These can be included in the name of the Test Method prefixed by "should". If this makes the names too long we can always access the expected outcome by looking at the body of the Test Method. (Many xUnit variants "encourage" us to start all our Test Methods with "test" by automatically detecting these methods and adding them to the Test Suite Object. This constrains our naming somewhat compared to variants that indicate test methods via method attributes or annotations. )

Organising Test Suites

The Testcase Class acts a Test Suite Factory (see Test Enumeration) when it returns a Test Suite Object containing a collection of Testcase Objects (page X) each representing a Test Method. This is the default organization mechanism provide by xUnit. Most Test Runners allow any class to act as a Test Suite Factory by implementing a Factory Method[GOF] typically called suite.

Sketch Test Suite Factory embedded from Test Suite Factory.gif

Fig. X: A Testcase Class acting as a Test Suite Factory.

By default, the Testcase Class acts as a Test Suite Factory to produce the Test Suite Object the Test Runner requires to execute our tests. We can also enumerate a specific set of tests we want to run by providing a Test Suite Factory that returns Test Suite Object containing only the desired tests.

Running Groups of Tests

We often want to run groups as tests (test suite) but we don't want that to constrain how we organize them. A common convention is to create a special Test Suite Factory called AllTests for each package of tests. We don't need to stop there; we can create Named Test Suites (page X) for any collection of tests we want to be able to run together. A good example is a Subset Suite (see Named Test Suite) that allows us to run just those tests that need software deployed to the web server (or not deployed to the web server!) We usually have at least a Subset Suite for all the unit tests and another for just the customer tests because they often take too long to execute. Some variants of xUnit support Test Selection (page X) which we can use instead of defining Subset Suites.

Such run-time groupings of tests are often based on the environment in which they need to run. We might have a Subset Suite that includes all the tests that can be run without the database and another for the ones that depend on the database. Ditto for a web server. If we have these various kinds of test suites in a test package, we can define "AllTests" as a Suite of Suites (see Test Suite Object). This ensures that a test added to one of the specialized suites is also run in AllTests without incurring extra test maintenance effort.

Running a Single Test

Suppose we have a Test Method failing in a Testcase Class and we want to put a breakpoint on a particular method but that method is called in every test. Our first reaction might be to just muddle through by hitting "go" each time the breakpoint is hit until we are being called from the test of interest. One possibility is to disable (by commenting out) all the other Test Methods so they don't get run. Another option is to rename all the other Test Methods so that the xUnit Test Discovery mechanism would not recognize them as tests. In variants of xUnit that use method attributes or annotations, we can add the "Ignore" attribute to a test method instead. Each of these approaches introduces the potential problem of a Lost Test (see Production Bugs on page X); the "Ignore" approach does remind us that some tests are being ignored. In members of the xUnit family that provide a Test Tree Explorer (see Test Runner), we can simply select a single test to be run from the hierarchy view of the test suite:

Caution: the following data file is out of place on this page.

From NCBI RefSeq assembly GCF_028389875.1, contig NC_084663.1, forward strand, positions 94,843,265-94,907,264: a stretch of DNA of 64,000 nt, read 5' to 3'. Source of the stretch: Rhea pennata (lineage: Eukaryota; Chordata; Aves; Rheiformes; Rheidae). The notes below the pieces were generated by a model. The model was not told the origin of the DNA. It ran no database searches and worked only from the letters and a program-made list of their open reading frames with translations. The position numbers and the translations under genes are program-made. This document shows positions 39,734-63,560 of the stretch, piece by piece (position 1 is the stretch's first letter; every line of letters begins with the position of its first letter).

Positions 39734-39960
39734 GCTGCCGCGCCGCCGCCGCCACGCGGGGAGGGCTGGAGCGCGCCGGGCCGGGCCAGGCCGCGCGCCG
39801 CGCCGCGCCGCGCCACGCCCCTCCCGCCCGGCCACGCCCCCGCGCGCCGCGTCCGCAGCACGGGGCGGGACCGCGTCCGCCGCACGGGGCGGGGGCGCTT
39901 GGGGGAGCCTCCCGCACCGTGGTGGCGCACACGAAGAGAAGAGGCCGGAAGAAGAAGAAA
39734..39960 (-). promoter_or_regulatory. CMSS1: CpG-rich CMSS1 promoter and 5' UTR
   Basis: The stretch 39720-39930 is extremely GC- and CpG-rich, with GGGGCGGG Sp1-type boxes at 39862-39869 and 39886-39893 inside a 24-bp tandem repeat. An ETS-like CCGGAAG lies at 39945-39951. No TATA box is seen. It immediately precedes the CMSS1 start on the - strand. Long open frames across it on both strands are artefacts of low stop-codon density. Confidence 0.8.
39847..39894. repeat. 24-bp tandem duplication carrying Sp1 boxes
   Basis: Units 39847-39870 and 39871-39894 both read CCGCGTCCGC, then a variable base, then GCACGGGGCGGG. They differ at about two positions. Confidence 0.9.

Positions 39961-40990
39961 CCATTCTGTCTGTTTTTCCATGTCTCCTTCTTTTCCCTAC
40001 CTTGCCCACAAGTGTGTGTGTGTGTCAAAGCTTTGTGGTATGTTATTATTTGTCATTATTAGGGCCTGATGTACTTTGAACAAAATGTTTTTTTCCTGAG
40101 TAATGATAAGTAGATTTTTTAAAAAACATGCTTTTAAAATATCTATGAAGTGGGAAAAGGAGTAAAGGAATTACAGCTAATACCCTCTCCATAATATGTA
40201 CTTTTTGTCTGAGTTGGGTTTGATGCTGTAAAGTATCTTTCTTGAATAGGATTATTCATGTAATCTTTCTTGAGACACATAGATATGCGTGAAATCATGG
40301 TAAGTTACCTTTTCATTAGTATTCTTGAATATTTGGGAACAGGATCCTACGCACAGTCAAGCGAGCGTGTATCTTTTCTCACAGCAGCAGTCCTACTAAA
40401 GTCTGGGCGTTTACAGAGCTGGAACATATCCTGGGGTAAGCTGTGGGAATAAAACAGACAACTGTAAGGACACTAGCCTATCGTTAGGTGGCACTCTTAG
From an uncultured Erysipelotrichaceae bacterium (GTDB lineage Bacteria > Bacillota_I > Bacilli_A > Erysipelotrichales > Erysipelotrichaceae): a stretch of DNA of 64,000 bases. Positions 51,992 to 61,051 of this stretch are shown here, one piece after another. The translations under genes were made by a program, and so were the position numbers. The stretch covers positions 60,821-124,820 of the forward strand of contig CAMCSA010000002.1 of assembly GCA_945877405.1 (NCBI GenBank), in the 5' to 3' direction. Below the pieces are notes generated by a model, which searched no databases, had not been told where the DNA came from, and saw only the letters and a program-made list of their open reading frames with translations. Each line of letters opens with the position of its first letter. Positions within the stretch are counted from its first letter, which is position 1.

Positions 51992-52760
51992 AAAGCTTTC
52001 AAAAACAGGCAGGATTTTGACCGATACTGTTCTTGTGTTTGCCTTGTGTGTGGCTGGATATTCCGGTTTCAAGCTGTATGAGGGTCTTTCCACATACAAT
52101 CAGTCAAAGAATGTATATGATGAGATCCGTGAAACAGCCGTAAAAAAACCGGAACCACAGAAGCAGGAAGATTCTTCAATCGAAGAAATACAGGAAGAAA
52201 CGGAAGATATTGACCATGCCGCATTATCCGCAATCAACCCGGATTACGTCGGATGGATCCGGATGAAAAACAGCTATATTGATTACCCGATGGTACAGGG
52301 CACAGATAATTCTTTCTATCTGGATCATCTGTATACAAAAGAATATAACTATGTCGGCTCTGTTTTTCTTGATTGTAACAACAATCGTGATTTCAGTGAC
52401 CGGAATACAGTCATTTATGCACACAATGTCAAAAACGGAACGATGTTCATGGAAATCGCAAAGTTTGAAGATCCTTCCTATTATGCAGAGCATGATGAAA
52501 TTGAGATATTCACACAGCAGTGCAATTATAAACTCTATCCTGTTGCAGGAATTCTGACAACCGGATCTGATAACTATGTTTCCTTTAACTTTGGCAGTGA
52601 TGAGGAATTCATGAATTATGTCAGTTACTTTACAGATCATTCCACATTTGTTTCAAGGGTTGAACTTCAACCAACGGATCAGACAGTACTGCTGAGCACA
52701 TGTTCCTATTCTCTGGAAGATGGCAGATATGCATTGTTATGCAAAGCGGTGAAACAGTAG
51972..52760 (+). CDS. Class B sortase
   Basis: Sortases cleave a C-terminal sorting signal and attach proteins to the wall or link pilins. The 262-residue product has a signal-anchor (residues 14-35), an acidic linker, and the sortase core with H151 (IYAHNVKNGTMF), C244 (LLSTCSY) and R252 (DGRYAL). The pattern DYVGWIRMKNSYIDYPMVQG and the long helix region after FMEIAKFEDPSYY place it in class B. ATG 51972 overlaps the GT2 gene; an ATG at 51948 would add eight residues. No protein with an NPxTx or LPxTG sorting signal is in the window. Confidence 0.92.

Sketch Test Tree Explorer embedded from Test Tree Explorer.gif

Fig. X: A Test Tree Explorer showing the structure of the tests in our suite.

We can use the Test Tree Explorer to drill down into the runtime structure of the test suite and run individual tests or sub-suites.

Could use the following text example instead of the screenshot.
Example TestcaseClassPerFeatureObjectTree embedded from java/com/clrstream/ex3/solution/flightbooking/domain/flightstate/featuretests/FeatureTestsObjectTree.txt

Fig. X: The structure of our Test Suite Objects with the Testcase Objects they contain.

Each Test Method is installed as the Pluggable Behavior[SBPP] of an instance of the Testcase Class on which it lives. We can use the Test Tree Explorer to drill down into the runtime structure of the test suite and run individual tests or sub-suites.

When none of these options is available we can also use a Test Suite Factory to run a single test! Wait a minute! Aren't test suites all about running groups of tests that live in different Testcase Classes? Well, yes, but that doesn't mean we can't use them for other purposes. We can define a Single Test Suite (see Named Test Suite)(I usually call it "MyTest".) which runs a particular test. This can be done by calling the constructor of the Testcase Class with the specific Test Methods name as an argument.

Test Code Reuse

Test Code Duplication (page X) can increase the cost of writing and maintaining tests significantly. There are a number of techniques for reusing test logic. The most important thing to note is that any reuse must not compromise the value of the Tests as Documentation (see Goals of Test Automation). I don't recommend reuse of the actual Test Method in different circumstances (e.g. with different fixtures) as this is typically a sign of a Flexible Test (see Conditional Test Logic on page X) that tests different things in different circumstances. Most test code reuse is achieved either through Implicit Setup or Test Utility Methods (page X). The big exception to this is the reuse of Test Doubles (page X) by many tests; we can treat these Test Double classes as a special kind of Test Helper (page X) when thinking about where to put them.